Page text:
Having joined a family full of nephews (a few) and nieces (lots) I’ve been many a time asked if I could teach them English… my first instinct is to tell them – “I learned it by myself go and do likewise”, but my soft heart tends to say yes under some conditions:
They’ll do the assigned homework
They won’t act as royal pains
The latest niece to join the gang in showing interest to learn English is Maria Eduarda who at 14 had always resisted to the idea of learning English quoting that same old idea of “I not even know portuguese well why should I learn English” or “We speak Portuguese in Brazil” – etc etc, so…
So last week, Eduarda finally gave in, she asked my wife if she could teach her English and basic computer skills. Quickly I told my wife – try to teach her computer skills using English. That’s what I’ve always encouraged. Using language as a tool to reach different goals not a goal in itself.
This past week I had the opportunity to attend a summer conference on bilingual education in São Paulo under the theme: “Education is our passport to the future”. One of the guest speakers, Vinicius Nobre, Academic Manager at Associação Cultura Inglesa, presented a great talk on the matter of the Future of Language and Bilingual education.
Nobre initially highlighted some of the myths in learning a second language (English, in his more specific case):
you can learn English in 3 months
you work for a month at Disney World and you’ll return fluent
Only native speakers can properly teach the language
You can learn that language only if you travel abroad
Living in a monolingual country makes it impossible / or too hard to learn a second language
The list could go on indefinitely but the point about Brazil being a monolingual country and that being a myth – just blew my mind. There are around 210 languages spoken in Brazil – including indigenous languages and around 30 languages through immigration from Europe and Asia (not counting those from Africa and Latin America). Studies show that only 5% of Brazilians consider themselves proficient in English. You can see that as an opportunity or a tragedy.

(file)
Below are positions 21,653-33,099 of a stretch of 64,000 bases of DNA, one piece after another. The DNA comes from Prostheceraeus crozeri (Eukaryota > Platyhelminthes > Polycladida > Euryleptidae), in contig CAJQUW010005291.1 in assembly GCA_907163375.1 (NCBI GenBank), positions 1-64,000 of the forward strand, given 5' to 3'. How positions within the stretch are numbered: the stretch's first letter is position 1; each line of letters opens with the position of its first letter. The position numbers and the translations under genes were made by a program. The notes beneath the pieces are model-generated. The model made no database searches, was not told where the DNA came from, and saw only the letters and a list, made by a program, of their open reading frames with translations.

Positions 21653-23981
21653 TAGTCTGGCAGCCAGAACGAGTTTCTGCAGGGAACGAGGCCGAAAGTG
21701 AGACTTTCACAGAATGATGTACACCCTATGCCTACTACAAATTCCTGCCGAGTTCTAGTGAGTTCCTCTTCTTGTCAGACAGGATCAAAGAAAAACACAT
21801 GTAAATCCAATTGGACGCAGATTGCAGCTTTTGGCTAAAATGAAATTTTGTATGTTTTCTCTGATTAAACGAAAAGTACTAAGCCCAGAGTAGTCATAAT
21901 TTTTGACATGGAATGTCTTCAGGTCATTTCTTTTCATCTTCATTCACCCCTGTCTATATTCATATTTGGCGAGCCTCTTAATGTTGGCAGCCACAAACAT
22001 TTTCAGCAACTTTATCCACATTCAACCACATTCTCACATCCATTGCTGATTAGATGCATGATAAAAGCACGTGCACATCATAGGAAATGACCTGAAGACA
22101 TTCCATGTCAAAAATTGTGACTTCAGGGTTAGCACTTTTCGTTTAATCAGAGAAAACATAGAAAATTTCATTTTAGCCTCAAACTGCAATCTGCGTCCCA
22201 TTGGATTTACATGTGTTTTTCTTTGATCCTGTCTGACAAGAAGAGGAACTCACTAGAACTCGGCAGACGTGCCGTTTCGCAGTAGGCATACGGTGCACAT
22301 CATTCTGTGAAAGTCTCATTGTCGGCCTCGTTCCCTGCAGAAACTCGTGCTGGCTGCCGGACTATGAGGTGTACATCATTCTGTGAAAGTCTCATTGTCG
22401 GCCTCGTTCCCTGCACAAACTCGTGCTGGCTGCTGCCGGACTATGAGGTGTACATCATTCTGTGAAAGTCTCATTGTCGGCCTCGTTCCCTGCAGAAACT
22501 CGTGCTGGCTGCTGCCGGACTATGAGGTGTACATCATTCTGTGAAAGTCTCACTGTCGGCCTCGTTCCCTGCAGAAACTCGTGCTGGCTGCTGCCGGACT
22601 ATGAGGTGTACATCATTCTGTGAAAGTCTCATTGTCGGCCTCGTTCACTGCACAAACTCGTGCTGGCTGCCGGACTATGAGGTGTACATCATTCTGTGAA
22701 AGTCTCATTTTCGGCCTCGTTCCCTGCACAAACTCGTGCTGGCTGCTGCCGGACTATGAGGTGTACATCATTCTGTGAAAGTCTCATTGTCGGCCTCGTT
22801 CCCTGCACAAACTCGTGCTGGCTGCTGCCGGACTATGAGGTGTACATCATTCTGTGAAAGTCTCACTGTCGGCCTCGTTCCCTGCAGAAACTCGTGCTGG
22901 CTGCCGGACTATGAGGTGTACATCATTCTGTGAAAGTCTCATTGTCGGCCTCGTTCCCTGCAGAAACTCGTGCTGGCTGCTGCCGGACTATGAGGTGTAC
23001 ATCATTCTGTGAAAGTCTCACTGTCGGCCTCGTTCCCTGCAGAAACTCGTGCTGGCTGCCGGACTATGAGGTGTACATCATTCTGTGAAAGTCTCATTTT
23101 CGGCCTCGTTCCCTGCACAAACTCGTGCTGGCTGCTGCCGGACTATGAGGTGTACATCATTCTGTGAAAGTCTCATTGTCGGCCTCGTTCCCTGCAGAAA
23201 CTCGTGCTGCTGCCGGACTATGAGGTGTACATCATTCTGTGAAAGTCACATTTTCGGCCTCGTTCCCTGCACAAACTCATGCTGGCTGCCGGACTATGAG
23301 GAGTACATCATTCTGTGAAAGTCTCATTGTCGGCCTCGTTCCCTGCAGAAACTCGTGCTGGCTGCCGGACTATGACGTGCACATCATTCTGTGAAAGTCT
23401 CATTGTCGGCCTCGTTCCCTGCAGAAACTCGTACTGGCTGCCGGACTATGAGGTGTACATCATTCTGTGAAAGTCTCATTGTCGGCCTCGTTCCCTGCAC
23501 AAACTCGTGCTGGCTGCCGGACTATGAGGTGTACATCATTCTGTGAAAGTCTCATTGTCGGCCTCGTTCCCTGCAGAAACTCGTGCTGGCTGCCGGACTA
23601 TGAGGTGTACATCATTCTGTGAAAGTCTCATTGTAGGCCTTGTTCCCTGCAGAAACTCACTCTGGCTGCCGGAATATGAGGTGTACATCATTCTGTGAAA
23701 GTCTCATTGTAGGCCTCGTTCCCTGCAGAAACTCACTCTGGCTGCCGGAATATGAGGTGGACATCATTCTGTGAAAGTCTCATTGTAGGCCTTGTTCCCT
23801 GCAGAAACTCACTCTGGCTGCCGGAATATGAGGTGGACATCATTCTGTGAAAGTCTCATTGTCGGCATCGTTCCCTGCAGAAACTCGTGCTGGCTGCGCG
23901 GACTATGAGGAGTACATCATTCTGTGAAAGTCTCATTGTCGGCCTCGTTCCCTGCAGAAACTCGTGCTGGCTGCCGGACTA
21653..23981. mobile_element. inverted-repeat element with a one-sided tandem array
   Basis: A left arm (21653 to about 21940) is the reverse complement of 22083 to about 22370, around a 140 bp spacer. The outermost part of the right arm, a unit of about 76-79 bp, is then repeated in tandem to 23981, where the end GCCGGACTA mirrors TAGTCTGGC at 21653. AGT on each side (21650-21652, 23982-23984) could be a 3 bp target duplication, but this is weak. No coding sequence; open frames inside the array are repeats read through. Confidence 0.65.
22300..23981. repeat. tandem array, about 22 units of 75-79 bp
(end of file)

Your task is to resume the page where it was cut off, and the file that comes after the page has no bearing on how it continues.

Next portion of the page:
By dispelling those myths, Nobre went on to his next question:
“For decades millions have been invested in the teaching of English as a Foreign Language in Brazil. So why is it so low?”
And I repeat: Why is the foreign language proficiency level in Brazil still so low? Considering that the teaching of English as a Foreign Language has been mandatory in Brazil for all public and private schools since the mid-1970), we could add that this problem happens in many other countries around the world where the teaching of a foreign language is treated as just another school subject).
Instead of being a means to an end, the teaching of a foreign language is seen as an end unto itself. Also, the informality of the profession doesn’t help it at all. Bilingual schools can call themselves so without any regulation from education authorities. They can offer English classes one hour a day or teach many different subjects in English and Portuguese and fall under the same category of “bilingual education”. Teachers can be hired literally off the street or even worse, schoools can hire those who have a teaching degree and are absolutely underqualified.
So, what can be done?
Teachers must learn to take more advantage of our business and make it more relevant;
2. The teaching of English is a kaleidoscope of subjects – and the study of language teaching is relatively speaking a very recent discipline;
3. To learn another language – interaction and the ability to listen to others is essential: you must learn to listen actively;
4. The language is not the end but a means of communication;
The language classroom is an environment of high creativity – challenged to be more innovative and more critical.